How to protect sensitive information

Protecting sensitive information means knowing what information is sensitive and where it is. If you don’t know these things, you will fail to protect it.

All of your real estate business information is confidential, but some of it is sensitive information that requires special protection. “Personal information” and “financial information” are part of the more general category of “sensitive information.”

Personal information in the business context may include:

  • An employee’s email address, cell phone records, information relating to their job performance, tax information, Social Insurance Number (SIN), as well as health-related information;
  • Member or client purchases, transactions, and complaints;
  • Property appraisal documents and the selling/purchase price are the property owner’s personal information. Photos of a property may also be considered to be in this category.

Financial information includes:

  • Bank account numbers, summaries, or balances;
  • Transaction histories;
  • Debt-related information;
  • Mortgage applications/renewals;
  • Tax returns;
  • Net worth;
  • Credit reports and scores.

Other sensitive information may include:

  • Web application usernames, email addresses, passwords, addresses, and phone numbers.

Each piece of information has a different level of care prescribed for it, depending on the business needs, client expectations of privacy regarding that information, and legislative and regulatory requirements.

Remember: it’s important to understand not only what is being protected but also where that information is. This is true inside both our own operations and those of third parties to whom we have delegated responsibility for protecting the information. Take a formal inventory. What information do you collect, transmit, and store? Where is it? Look for the information in all of its electronic locations (office/ home computers, portable electronic media, mobile devices, email, voicemail), as well as information in physical form (on paper in files, in work areas, on forms and notepads, and on the hard drives in today’s modern printers and fax machines). Is any of that information in the possession of third parties – for example, a broker back-office system hosted elsewhere? Whose information is at risk in each location? Will there be legal requirements or different privacy expectations based on a person or company’s province or country of residence?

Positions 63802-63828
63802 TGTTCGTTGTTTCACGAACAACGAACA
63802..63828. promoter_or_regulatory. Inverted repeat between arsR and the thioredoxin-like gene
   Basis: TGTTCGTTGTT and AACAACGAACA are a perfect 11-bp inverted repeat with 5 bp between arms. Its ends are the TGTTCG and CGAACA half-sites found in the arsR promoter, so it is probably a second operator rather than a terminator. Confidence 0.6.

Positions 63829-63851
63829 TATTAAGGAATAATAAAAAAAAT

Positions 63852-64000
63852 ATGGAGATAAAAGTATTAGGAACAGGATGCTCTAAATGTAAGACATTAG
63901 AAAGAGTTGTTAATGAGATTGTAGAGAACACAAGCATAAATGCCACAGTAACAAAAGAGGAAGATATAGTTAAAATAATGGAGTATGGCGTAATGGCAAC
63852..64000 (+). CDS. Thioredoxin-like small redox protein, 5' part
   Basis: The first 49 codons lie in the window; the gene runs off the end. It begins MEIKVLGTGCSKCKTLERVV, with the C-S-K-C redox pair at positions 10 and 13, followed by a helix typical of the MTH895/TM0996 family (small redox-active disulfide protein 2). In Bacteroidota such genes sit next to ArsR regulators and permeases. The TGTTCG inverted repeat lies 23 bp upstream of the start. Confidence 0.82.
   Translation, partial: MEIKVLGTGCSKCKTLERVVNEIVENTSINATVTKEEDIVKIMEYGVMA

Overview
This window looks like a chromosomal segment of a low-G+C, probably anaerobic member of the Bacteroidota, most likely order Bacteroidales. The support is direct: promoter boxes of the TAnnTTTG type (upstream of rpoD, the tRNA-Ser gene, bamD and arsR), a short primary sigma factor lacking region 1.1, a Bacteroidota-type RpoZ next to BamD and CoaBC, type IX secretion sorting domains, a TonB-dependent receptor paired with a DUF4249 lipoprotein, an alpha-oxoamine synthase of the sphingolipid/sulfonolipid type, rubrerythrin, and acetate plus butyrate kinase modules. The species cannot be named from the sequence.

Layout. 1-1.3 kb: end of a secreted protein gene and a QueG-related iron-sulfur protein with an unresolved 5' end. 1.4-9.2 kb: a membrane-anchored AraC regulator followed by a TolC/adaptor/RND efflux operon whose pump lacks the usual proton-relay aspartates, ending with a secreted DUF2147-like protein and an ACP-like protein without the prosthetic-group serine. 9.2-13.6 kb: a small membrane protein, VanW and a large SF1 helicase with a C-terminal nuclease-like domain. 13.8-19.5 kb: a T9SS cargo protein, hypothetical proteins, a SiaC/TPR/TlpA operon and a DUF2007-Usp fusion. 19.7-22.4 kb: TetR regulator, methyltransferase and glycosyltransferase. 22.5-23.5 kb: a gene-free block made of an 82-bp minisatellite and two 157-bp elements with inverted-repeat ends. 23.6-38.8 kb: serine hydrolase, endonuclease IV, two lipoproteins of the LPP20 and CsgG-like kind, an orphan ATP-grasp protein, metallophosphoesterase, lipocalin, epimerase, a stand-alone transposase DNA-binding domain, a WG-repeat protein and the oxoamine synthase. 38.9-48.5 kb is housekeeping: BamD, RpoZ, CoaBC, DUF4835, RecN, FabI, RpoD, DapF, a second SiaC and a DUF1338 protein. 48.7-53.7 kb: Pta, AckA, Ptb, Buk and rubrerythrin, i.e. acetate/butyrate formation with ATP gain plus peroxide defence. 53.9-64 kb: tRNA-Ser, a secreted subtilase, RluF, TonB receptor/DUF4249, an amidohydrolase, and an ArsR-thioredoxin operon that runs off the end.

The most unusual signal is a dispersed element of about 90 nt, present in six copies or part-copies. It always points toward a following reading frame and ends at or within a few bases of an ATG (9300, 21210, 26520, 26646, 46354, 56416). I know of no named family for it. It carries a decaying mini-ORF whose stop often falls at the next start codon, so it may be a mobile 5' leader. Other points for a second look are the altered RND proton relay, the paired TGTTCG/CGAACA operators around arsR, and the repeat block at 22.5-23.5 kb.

Once you understand what information needs to be protected and where it is transmitted and stored inside your operation, you can then consider the appropriate level of access control and monitoring, and what physical, electronic, and legal safeguards need to be put in place wherever such information is transmitted and stored. These formalized policies and procedures for your business will help you protect the interests of your business and your clients.

This is the sixth in a series of short articles here on CREA Café intended to help make the subject of information security more accessible – and understandable. We hope you’ll help raise information security awareness by sharing the articles within your office and through your own online community, as well. For more information on information security best practices for REALTORS®, Brokers, and Boards and Associations, please visit REALTOR Link®.

The article above is for information purposes and is not legal advice or a substitute for legal counsel.

Matt Cohen, Clareity Consulting's Chief Technologist, has over 17 years of extensive real estate technology and business experience. Real estate software and technology providers look to Matt for assistance with product planning, software design, quality assurance, usability, and information security assessments. Matt has spoken at many industry events, has been published as an author in Stefan Swanepoel’s “Trends” report and a variety of magazines, and was listed as one of Inman’s 100 Most Influential Real Estate Leaders for 2013.


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